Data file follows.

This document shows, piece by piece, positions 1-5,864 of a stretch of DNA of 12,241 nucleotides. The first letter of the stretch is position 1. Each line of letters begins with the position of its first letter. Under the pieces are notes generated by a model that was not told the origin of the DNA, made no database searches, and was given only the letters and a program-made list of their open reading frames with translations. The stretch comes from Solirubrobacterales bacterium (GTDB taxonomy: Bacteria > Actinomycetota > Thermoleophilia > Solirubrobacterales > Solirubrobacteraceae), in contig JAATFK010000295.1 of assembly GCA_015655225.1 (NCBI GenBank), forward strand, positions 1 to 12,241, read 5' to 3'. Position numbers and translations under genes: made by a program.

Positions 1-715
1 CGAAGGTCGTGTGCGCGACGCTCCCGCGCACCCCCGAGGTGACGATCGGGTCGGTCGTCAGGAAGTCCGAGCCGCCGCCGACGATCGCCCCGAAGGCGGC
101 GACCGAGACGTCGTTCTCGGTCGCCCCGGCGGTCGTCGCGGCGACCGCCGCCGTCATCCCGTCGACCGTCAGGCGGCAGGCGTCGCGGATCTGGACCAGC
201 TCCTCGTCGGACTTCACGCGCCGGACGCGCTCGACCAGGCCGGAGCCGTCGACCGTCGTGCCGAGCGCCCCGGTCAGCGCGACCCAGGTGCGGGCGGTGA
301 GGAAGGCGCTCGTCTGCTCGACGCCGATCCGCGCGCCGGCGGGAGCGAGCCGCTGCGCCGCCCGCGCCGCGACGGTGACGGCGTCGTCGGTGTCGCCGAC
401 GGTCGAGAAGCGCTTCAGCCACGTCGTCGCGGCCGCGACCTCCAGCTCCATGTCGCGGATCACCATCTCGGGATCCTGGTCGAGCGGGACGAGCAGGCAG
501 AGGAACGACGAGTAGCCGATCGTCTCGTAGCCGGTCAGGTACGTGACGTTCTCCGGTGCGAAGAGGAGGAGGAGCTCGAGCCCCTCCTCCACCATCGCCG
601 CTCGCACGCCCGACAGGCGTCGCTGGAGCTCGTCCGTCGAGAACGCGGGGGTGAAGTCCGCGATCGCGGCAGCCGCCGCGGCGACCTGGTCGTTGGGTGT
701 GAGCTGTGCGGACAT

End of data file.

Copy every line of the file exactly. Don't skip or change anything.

This document shows, piece by piece, positions 1-5,864 of a stretch of DNA of 12,241 nucleotides. The first letter of the stretch is position 1. Each line of letters begins with the position of its first letter. Under the pieces are notes generated by a model that was not told the origin of the DNA, made no database searches, and was given only the letters and a program-made list of their open reading frames with translations. The stretch comes from Solirubrobacterales bacterium (GTDB taxonomy: Bacteria > Actinomycetota > Thermoleophilia > Solirubrobacterales > Solirubrobacteraceae), in contig JAATFK010000295.1 of assembly GCA_015655225.1 (NCBI GenBank), forward strand, positions 1 to 12,241, read 5' to 3'. Position numbers and translations under genes: made by a program.

Positions 1-715
1 CGAAGGTCGTGTGCGCGACGCTCCCGCGCACCCCCGAGGTGACGATCGGGTCGGTCGTCAGGAAGTCCGAGCCGCCGCCGACGATCGCCCCGAAGGCGGC
101 GACCGAGACGTCGTTCTCGGTCGCCCCGGCGGTCGTCGCGGCGACCGCCGCCGTCATCCCGTCGACCGTCAGGCGGCAGGCGTCGCGGATCTGGACCAGC
201 TCCTCGTCGGACTTCACGCGCCGGACGCGCTCGACCAGGCCGGAGCCGTCGACCGTCGTGCCGAGCGCCCCGGTCAGCGCGACCCAGGTGCGGGCGGTGA
301 GGAAGGCGCTCGTCTGCTCGACGCCGATCCGCGCGCCGGCGGGAGCGAGCCGCTGCGCCGCCCGCGCCGCGACGGTGACGGCGTCGTCGGTGTCGCCGAC
401 GGTCGAGAAGCGCTTCAGCCACGTCGTCGCGGCCGCGACCTCCAGCTCCATGTCGCGGATCACCATCTCGGGATCCTGGTCGAGCGGGACGAGCAGGCAG
501 AGGAACGACGAGTAGCCGATCGTCTCGTAGCCGGTCAGGTACGTGACGTTCTCCGGTGCGAAGAGGAGGAGGAGCTCGAGCCCCTCCTCCACCATCGCCG
601 CTCGCACGCCCGACAGGCGTCGCTGGAGCTCGTCCGTCGAGAACGCGGGGGTGAAGTCCGCGATCGCGGCAGCCGCCGCGGCGACCTGGTCGTTGGGTGT
701 GAGCTGTGCGGACAT